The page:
The Bangladeshis protested after the release of the Ranveer Singh-Arjun Kapoor starrer
Bangladeshis across the world are up in arms against Yash Raj Films’ hit film Gunday, starring Ranveer Singh, Arjun Kapoor, Priyanka Chopra and Irrfan Khan. The reason for their outrage is that the film that begins with the events of 1971 that led to the creation of Bangladesh as the ‘India-Pakistan war’ rather than the ‘Bangladesh war of liberation’. Bangladeshis took to social media networks to express their protest and demand an apology from Yash Raj.
The studio duly issued a statement that went thus:
Several of our Bangladeshi brethren have reached out to us with their concerns on the way the story has been portrayed and we would like to apologise if any disrespect or hurt has been caused to them. However, this was and is meant to be a fictional work and does not in any way project or disrespect any particular segment of society or persons or a nation.
The birth of a country is always steeped in the sacrifices made by its freedom fighters and martyrs and this can never be forgotten. And so was the case with Bangladesh and its people who paid a huge price to attain this freedom. The history of the sub-continent reflects this and acknowledges the struggle of the people of Bangladesh.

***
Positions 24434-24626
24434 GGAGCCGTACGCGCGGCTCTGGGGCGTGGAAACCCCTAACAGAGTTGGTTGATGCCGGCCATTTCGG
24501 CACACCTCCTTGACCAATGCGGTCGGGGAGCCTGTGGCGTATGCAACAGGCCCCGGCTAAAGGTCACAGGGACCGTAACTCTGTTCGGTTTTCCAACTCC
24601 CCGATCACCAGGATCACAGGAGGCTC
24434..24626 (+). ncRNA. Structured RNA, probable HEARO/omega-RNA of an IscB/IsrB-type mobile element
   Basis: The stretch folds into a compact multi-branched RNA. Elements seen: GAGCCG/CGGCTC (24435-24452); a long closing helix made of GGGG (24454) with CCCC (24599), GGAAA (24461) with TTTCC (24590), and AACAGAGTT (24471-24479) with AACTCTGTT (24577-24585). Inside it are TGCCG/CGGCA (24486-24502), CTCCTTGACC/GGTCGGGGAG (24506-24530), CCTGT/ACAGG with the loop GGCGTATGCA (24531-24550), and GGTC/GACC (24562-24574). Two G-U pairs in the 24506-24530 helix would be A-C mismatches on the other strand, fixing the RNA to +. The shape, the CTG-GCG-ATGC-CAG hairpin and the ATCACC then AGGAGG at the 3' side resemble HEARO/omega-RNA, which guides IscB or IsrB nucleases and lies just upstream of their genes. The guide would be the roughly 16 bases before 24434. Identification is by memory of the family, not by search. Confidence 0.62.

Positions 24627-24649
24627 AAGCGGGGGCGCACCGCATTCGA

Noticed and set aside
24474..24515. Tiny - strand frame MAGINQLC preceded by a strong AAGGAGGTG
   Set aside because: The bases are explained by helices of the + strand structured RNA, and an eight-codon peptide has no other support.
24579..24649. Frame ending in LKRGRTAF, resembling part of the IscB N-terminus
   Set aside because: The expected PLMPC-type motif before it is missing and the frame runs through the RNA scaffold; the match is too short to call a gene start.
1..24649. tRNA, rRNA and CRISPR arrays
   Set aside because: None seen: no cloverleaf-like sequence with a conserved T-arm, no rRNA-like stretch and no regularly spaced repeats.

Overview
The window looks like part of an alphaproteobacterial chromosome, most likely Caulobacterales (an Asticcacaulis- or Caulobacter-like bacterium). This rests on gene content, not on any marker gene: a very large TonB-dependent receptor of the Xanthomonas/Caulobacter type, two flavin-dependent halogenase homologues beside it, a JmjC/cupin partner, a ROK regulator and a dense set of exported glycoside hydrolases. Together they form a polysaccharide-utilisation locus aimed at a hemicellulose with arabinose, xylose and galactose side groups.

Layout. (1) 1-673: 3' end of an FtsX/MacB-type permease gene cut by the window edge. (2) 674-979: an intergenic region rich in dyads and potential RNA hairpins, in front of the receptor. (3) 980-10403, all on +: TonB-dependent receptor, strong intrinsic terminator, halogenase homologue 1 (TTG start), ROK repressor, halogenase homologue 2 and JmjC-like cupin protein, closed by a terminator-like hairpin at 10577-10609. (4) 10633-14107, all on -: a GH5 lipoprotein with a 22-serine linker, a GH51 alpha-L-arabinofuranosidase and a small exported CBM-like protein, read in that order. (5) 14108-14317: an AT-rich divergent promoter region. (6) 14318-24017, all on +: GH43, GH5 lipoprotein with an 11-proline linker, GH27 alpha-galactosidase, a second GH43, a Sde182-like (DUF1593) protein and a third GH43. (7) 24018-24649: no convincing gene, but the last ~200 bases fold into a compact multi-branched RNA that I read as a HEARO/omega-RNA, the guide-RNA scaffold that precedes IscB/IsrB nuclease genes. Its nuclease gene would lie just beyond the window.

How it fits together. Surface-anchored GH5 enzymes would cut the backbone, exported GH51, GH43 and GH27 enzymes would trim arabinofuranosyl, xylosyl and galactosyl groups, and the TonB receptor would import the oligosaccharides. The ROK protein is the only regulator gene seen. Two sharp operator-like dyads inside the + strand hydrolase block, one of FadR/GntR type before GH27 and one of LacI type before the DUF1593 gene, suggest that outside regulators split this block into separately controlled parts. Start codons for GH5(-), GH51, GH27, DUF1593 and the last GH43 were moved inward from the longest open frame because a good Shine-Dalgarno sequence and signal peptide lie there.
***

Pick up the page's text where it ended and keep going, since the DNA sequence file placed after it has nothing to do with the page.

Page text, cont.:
However, GUNDAY was not meant to in any way slight the sacrifices made or to recount the history of the creation of a new nation but several families did unfortunately get displaced as a consequence. The film addresses one such Indian family’s plight during these troubled times. The two orphans were forced to flee because of circumstances completely out of their control. And what ensued thereafter left them with very little choice but to take on the life that they did, one of desperate yet fun-loving renegades. This was largely a consequence of a prevailing system, which did not allow them to lead a normal life and be accepted in society. They were labelled as refugees and stigmatised.
If this fictitious story and its telling have in any way upset the sentiments of anybody, we would like to clarify that it was totally inadvertent and it is sincerely further regretted.
Ironically, no Indian film, including Gunday, can be released in Bangladesh as the government has banned the exhibition of Indian films right from 1971, in order to protect the local film industry. The two governments tried to reach a rapprochement in 2010 and 2011 but nothing came of it. Therefore Bangladeshis in Bangladesh have no legal way of watching Indian films. Besides Gunday, another Indian film that could potentially fan fires is due shortly. Mrityunjay Devvrat’s Children Of War, formerly titled The Bastard Child, is also about the events of 1971 and has already been banned in Pakistan.
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